News & Blogs
Tropical disturbances in the East Pacific; potential development in the Caribbean
By: Civicane49 , 2:33 AM GMT on May 25, 2013
There are two tropical disturbances in the eastern Pacific today. One is Invest 91E located several hundred miles south of the Pacific coast of Mexico. The other one is the low pressure system located roughly 150 miles southwest of the coast of Costa Rica. This should be tagged as “Invest 92E” soon. Both of these systems are producing disorganized showers and thunderstorms on the latest satellite imagery. While two systems remain poorly-organized, I believe that the Costa Rica disturbance will stand a better chance of becoming the second tropical storm of the season.
Forecast for the Pacific disturbances
91E is not expected to organize significantly as it would continue to interact with the monsoon trough. I give this system a 10% chance of becoming a tropical cyclone in the next 48 hours. The system should move slowly in weak steering currents. The Costa Rica disturbance should continue to organize gradually in the next several days as it is expected to remain in favorable environmental conditions. It should become a tropical cyclone by Tuesday or so, and I give this disturbance a 20% chance of developing into a tropical cyclone in the next 48 hours. The system is predicted to move westward and then move west-northwestward as it will be steered along the southern periphery of the high pressure ridge over the Gulf of Mexico. The system would then move northward to the Mexican coast as the trough will amplify over the western United States by four or five days. The disturbance would bring a threat for heavy rains and strong winds for parts of the Mexican coast by next week.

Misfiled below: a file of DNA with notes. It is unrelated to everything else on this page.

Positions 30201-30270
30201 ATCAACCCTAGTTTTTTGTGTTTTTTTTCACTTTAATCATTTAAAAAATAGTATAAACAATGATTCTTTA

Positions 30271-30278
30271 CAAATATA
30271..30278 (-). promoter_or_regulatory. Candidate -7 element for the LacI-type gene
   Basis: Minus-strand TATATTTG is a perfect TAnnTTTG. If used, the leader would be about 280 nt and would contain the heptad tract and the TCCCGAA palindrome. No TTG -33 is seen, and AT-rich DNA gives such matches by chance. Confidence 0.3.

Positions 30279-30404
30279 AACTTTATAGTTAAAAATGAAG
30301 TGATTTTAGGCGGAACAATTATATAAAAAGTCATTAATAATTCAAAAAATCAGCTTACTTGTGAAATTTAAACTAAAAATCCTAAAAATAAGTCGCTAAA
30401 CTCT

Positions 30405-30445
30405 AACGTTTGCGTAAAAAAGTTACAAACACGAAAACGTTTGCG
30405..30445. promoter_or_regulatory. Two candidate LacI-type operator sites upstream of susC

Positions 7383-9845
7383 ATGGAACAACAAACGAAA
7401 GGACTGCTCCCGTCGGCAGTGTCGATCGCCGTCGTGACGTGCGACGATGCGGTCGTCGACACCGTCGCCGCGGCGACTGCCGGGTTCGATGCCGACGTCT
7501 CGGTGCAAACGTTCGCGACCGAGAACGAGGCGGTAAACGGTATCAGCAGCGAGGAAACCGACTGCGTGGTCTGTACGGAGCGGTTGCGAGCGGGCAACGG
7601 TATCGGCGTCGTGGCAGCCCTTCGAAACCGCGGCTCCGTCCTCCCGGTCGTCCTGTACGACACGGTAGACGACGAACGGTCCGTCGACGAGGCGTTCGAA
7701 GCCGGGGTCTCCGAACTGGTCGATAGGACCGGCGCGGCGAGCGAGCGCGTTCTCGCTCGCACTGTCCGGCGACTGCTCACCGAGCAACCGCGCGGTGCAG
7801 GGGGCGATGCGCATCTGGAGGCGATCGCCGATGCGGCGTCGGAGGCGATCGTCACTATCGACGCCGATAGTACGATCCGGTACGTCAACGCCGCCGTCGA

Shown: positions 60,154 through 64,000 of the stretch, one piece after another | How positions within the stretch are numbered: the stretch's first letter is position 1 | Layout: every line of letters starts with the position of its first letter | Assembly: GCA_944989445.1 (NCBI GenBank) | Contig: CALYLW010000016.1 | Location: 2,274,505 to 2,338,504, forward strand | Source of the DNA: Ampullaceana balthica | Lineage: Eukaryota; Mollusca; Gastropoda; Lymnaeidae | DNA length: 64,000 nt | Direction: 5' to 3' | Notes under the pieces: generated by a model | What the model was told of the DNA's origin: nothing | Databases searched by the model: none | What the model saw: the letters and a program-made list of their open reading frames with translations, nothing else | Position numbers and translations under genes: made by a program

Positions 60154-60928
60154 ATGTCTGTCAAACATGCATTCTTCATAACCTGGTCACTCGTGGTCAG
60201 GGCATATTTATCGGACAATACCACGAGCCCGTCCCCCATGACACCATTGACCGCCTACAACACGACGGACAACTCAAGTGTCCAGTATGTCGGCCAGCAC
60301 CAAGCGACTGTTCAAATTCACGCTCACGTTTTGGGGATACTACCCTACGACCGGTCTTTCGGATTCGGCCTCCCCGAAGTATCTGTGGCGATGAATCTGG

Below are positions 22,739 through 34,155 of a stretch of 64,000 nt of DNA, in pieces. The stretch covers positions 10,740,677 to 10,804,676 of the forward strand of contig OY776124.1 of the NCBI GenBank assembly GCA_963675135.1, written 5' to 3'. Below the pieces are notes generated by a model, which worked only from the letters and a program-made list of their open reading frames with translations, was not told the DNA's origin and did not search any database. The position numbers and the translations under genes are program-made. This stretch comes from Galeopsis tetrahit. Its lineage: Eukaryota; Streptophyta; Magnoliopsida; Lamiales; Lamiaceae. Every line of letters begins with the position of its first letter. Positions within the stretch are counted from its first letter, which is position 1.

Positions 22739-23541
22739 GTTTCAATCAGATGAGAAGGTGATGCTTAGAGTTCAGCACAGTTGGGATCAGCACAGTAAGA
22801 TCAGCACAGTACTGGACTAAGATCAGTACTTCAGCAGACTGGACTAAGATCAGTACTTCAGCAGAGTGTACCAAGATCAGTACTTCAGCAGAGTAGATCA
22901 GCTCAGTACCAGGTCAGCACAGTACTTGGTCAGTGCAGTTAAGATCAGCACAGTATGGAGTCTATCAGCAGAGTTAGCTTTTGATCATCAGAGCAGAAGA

Figure 1. Evening infrared satellite image of Invest 91E and the tropical disturbance near Costa Rica. Image credit: Mauna Kea Weather Center (MKWC).
Possible development in the western Caribbean on early June
The GFS as well as its ensembles are continuing to show a large area of low pressure developing over the northwestern Caribbean in few days after hurricane season starts in the Atlantic, which is June 1. The upward Madden Julian Oscillation (MJO) pulse is currently in the eastern Pacific and should move into the western Atlantic soon and would remain in that area until early June. The upward MJO pulse will help enhance convection across much of the western Atlantic. In addition, shear is forecast to decrease gradually across the Caribbean by early June, allowing development to occur. The models are depicting this system to move northward and affect the western Caribbean islands and the southeastern United States, especially Florida. Although high uncertainty remains for tropical cyclone formation, development is still not out of the question yet.
Comments will take a few seconds to appear.